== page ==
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October 22, 2013



When you’re enjoying a meal at home or in a restaurant, do you give much thought to how the food got to your table and who provided it? For the second consecutive year, the North Carolina Cooperative Extension-Catawba County Center and several restaurants are teaming up to support the work of local farmers and to answer that question for many residents of Catawba County.

This year, breakfast will be the focus for “Eat, Drink and Be Local”. During this event, which will run from Friday, November 1 through Sunday, November 3, Bistro 127 at 2039 North Center Street in Hickory, Café Gouda at 2960 North Center Street in Hickory, Josh’s on Union Square in Hickory and O’Cup Bean and Bakery at 3279 East Main Street in Claremont will feature specials made from local food.

Those eating breakfast at those restaurants from November 1 through 3 will get to learn about agriculture in Catawba County and see exactly which farms and farmers provided the food for their meal. O’ Cup Bean and Bakery will participate in the event on the morning of November 1. Bistro 127 will be a part of Eat, Drink and Be Local on November 1 and 2. Josh’s will feature the event during its Sunday brunch hours on November 3.

“Buying locally and patronizing restaurants that source their menu items from the local area helps people better understand the successful agricultural economy in our county, and also supports local farmers," said Haley Kadish, who is working with Catawba County as an International City/County Management Association Fellow and is one of the organizers of the event. “Most consumers are several generations removed from a farming background and don't have a personal knowledge of food production or modern agriculture.”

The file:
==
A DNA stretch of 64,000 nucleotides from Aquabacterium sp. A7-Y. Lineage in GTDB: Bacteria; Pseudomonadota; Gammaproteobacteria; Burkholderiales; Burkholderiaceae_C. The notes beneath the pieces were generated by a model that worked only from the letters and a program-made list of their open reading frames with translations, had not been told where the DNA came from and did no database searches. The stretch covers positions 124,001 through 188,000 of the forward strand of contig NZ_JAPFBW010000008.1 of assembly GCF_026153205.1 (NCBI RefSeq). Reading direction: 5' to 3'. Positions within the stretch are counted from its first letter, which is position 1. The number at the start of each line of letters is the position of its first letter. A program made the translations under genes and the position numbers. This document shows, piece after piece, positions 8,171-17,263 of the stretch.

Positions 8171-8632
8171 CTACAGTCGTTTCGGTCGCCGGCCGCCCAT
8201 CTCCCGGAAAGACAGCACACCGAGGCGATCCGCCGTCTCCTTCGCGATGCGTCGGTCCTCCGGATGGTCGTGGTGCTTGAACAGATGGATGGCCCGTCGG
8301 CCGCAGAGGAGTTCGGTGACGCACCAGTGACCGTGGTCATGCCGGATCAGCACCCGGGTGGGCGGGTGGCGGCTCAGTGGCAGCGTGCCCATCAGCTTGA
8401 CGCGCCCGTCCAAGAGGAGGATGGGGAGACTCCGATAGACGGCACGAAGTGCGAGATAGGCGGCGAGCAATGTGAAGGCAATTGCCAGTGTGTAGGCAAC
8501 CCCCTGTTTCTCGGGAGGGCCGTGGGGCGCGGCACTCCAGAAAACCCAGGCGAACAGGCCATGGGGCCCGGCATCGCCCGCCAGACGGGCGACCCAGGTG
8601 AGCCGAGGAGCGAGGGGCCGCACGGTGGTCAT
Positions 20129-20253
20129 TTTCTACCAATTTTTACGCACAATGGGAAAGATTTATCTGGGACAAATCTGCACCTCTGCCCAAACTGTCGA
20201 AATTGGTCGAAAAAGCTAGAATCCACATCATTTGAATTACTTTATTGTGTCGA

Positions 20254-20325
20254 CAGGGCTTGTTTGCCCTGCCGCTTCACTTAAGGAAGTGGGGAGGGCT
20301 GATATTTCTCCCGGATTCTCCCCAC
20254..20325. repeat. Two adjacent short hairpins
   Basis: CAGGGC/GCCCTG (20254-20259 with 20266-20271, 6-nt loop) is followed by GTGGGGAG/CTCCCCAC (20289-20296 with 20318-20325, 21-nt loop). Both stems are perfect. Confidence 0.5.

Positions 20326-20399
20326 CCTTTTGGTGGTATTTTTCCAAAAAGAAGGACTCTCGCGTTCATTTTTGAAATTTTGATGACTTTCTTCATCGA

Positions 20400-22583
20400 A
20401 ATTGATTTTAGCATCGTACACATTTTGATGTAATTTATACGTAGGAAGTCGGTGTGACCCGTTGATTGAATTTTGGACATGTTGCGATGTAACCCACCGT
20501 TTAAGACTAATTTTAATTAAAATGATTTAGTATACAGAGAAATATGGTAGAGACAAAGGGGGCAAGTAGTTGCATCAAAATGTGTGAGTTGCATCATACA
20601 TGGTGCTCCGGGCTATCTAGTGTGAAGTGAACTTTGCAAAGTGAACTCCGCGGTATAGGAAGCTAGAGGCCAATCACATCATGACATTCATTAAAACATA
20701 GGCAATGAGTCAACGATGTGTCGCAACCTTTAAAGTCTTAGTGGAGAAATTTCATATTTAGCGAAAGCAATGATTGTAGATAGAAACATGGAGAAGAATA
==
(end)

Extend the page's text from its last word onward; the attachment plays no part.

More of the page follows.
Many Catawba County residents don’t realize that there are currently over 130 farms in Catawba County. Technology has become so advanced that it now only takes one farmer to feed over 100 people. Most food now travels long distances, through multiple wholesalers, distributors and processors before it reaches the dinner table.

While more efficient production has removed past concerns that the foods area citizens need will be produced, the organizers of Eat, Drink and Be Local are concerned that the public’s understanding and appreciation of agriculture has suffered. The campaign also touches on the impact of farming and food production to the local economy

“Everyone benefits from the use of local foods and the support of our county’s farmers,” says Julie Lehmann, Manager of the Conover Farmers Market. “When selling locally, farmers get to keep three times more of the total price of that product. So farmers benefit by selling their crops and agricultural product for a good price close to home, and consumers benefit by getting better, fresher products that have consumed much less fuel and energy to get to them. Buying locally is truly a win-win exchange for everyone.”

According to a Bureau of Labor Statistics’ Consumer Expenditure Survey, the average consumer spent $926 on fruits and vegetables, $533 on dairy, and $1,084 on meat products consumed in the home in 2011. Given Catawba County’s population of over 154,000 people, and the fact that many of those products are produced locally, households making small changes in food buying choices can have a large impact county-wide. Adding to this impact is what is known as the Local Multiplier Effect, which holds that every $1 spent locally has the economic impact of approximately $3 because of the way the money is recirculated within the local economy.

The Eat, Drink and Be Local event is part of the Cooperative Extension’s ongoing Farm & Food Sustainability Plan, which seeks to link farmers with consumers, which will help support agriculture in the County.

“We find that people enjoy local food and one great way is to introduce local foods in our local restaurants,” Kadish added. “People can then connect with the local farmers and know that they are helping their neighbors make a living while eating fresh and healthy food."

For more information on the Eat, Drink and Be Local events at Bistro 127, Café Gouda, and Josh’s on Union Square in Hickory and O’Cup Bean and Bakery in Claremont, November 1-3, you may contact Catawba County Cooperative Extension at 828-465-8240.